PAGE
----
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Backwards in High Heels

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Let's be frank. It's a challenge for an actor to embody a charismatic, true-life character. Why would audiences be interested in seeing a thespian of a lower wattage portray the likes of Elvis Presley, Mohammad Ali, or Marilyn Monroe, especially when there's plenty of archival film footage of these supernova talents at, before, and beyond their crescendos as one-of-a-kind stars?

After all, wouldn't a documentary a more fitting and satisfying exploration of the lives of such extraordinary individuals? (Even the popular Will Smith couldn't turn the bio-pic, "Ali" into a box-office bonanza--though Smith did receive an Oscar nomination for his characterization of arguably "The Greatest" boxer of all time.) Nevertheless, there seems to be no shortage of performing artists willing to take their turn re-incarnating famous people. (Remember Kurt Russell's rendition of Elvis many years ago? If not, we rest our case.)

But theater is a different medium than television or film. Therefore, we are more likely to suspend our disbelief when a live performer poses as a celebrated persona. It's the gestalt of the event that takes precedent on such occasions. Unlike the cut and canned performances of those other media, the theater gives us head-to-toe, flesh and blood people enacting the legends on display before us. The palpable skin, muscle, and bone on stage allow us in the audience to imagine and project in a fashion that is unique to live theater. (Perhaps this explains the appeal and success of tribute bands, the cottage-industry of Elvis impersonators, and the long-lived American Legends show in Las Vegas.)What's more, it underscores the reason why fans of dance, musicals, and Golden-Age movies shouldn't miss "Backwards in High Heels"--at Long Beach's International City Theatre, through March 21. Created and composed by Lynnette Barkley and Christopher McGovern, it's the bio-musical of the fabulous hoofer and Oscar-winning movie actress, Ginger Rogers.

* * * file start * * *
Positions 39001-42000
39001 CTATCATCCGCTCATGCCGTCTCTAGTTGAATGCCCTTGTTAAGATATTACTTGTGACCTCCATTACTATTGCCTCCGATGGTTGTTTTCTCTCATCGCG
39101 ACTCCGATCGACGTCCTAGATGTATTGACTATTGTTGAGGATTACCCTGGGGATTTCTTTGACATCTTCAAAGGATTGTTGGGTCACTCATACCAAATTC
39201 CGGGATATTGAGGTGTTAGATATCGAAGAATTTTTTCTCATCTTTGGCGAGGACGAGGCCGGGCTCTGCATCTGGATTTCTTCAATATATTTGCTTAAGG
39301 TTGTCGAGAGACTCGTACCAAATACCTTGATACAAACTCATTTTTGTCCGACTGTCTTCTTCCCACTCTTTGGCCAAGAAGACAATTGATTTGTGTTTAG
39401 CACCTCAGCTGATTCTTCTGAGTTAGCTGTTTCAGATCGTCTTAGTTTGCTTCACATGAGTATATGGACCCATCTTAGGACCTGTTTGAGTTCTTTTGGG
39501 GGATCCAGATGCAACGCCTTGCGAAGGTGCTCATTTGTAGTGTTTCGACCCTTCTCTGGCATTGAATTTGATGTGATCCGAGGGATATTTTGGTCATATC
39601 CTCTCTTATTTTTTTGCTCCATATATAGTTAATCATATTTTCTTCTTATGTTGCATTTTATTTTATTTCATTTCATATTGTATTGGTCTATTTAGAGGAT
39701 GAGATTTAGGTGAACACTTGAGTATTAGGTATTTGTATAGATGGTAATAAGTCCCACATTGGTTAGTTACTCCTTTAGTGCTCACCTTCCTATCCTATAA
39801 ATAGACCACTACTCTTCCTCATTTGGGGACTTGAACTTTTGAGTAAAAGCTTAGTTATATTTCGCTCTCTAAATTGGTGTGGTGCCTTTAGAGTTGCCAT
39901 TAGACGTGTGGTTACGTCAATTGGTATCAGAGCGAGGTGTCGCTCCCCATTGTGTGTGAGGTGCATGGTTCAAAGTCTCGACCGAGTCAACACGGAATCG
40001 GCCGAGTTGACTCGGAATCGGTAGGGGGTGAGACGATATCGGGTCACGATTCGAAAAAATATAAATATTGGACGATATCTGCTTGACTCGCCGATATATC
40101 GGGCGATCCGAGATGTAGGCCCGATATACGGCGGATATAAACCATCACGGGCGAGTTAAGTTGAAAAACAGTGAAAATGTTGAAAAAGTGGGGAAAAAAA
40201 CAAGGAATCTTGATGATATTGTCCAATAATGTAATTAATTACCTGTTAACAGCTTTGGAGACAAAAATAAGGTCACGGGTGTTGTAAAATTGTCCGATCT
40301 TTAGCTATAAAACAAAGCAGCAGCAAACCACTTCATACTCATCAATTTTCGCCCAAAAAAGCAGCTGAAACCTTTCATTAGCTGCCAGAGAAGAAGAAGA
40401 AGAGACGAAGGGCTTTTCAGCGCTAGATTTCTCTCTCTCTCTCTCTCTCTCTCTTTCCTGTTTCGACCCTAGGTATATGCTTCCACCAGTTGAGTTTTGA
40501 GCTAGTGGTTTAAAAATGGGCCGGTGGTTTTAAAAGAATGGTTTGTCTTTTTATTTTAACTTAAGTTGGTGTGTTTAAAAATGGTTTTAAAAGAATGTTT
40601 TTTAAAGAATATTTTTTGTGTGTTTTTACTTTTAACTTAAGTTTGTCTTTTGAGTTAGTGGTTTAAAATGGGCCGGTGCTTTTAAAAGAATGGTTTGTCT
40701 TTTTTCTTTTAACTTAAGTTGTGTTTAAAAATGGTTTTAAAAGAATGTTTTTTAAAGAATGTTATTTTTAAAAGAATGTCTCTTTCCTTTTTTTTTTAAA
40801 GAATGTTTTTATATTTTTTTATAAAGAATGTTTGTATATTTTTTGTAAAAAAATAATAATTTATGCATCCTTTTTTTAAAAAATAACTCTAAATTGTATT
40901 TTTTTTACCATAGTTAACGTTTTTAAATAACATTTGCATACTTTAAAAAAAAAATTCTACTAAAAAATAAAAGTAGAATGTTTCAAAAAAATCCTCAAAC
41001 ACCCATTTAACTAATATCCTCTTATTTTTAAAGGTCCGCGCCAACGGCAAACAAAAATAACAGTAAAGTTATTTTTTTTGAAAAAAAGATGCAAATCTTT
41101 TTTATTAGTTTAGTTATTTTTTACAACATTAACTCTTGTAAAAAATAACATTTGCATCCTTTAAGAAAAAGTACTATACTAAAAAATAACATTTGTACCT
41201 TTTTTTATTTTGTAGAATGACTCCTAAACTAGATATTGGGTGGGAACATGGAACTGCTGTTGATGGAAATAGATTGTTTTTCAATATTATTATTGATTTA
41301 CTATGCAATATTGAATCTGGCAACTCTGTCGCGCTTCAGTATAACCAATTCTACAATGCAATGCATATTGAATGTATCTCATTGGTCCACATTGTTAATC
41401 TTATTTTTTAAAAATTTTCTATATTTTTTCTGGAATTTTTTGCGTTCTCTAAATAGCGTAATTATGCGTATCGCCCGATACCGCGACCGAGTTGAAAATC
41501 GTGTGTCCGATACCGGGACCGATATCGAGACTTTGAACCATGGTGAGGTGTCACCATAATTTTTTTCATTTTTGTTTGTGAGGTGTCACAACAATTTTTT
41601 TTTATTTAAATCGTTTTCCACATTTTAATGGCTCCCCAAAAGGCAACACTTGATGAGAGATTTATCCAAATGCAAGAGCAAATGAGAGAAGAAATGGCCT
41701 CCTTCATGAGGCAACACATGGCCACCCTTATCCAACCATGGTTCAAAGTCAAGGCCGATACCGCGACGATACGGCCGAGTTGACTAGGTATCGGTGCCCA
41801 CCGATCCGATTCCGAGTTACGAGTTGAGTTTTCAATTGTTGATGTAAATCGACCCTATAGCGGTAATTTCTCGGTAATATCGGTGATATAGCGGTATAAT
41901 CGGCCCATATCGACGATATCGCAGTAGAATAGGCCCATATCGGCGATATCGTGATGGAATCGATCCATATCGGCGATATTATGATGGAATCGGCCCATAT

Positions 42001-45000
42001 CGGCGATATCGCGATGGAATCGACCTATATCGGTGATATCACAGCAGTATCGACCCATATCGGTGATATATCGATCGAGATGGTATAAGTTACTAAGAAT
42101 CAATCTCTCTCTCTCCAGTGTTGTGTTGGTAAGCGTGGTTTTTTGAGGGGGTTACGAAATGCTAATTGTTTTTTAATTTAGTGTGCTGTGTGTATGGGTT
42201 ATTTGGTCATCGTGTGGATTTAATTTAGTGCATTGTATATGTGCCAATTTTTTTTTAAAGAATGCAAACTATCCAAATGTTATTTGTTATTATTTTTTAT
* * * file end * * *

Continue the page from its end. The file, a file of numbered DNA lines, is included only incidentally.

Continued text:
Collegially and craftily directed by caryn desai (sic), with nearly meticulous choreography by Melissa Giattino, and Darryl Archibald lending full-bodied musical direction--"Backwards in High Heels" ably informs us of Rogers's life-story, from the 1920s into the 1940s. Offering two-dozen or so song and dance routines, played out on an elegant set, designed by Stephen Gifford, and reminiscent of a grand ball room of the sort shown in a 1930s Fred Astaire/Ginger Rogers black and white dance extravaganza--we are buoyed and inspired by the facts of Rogers's life.

How many of us are aware, after all, of Rogers's advocacy of women's rights during one of Hollywood's early heydays? She was vocal about equal pay and marquee billing; yet her career thrived, in spite of bucking the studio system of the era. Rogers's talent and tenacity must've trumped the Tinsel Town movie machine and its moguls. Further, we are made privy to the more sordid sides of Rogers's time in and beyond the limelight. For instance, though Ginger Rogers never gave birth to a child, she was married and divorced five times, including seven year matrimony to actor Lew Ayres.

As Ginger Rogers, Anna Aimee White is radiant. Sporting a brilliant smile, along with agile dance steps and an appealing voice, we easily accept White's warmth and sweetness as Rogers's. Matt Bauer plays Fred Astaire (as well as several other characters). Bauer is lithe, boney, and evocative of Astaire in carriage and frame. Though his dance moves don't glide with the ease of Astaire (who could match this master?), we still believe his earnest portrayal.

Four other performers easily submerge themselves in various roles. Christopher Carothers exudes a Bob's Big Boy sort of charm as George Shaeffer, Lew Ayres, and others; Robin Delano is a standout as Ethel Merman, Bette Davis, and Kate Hepburn; Heather Lee is formidable as Rogers's mother, Lela; and Jeff Payton is charming in all his roles, but especially as the beloved Jimmy Stewart.

In a 1982 Frank and Ernest cartoon it was written, "Sure he (Astaire) was great, but don't forget that Ginger Rogers did everything he did, backwards and in high heels."Not only does that memorable comic-strip quip provide the title for this show, it also speaks to the talent that was Ginger Rogers.

"Backwards in High Heels" continues at Long Beach's International City Theatre--300 East Ocean Boulevard--through March 21. Show times are Thursdays through Saturdays at 8 p.m. Matinees are at 2 p.m. Sundays. For reservations, dial (562) 436 - 4610. For further information and online ticketing, visit



Laguna Playhouse Announces Ellen Richard as its Interim Executive Director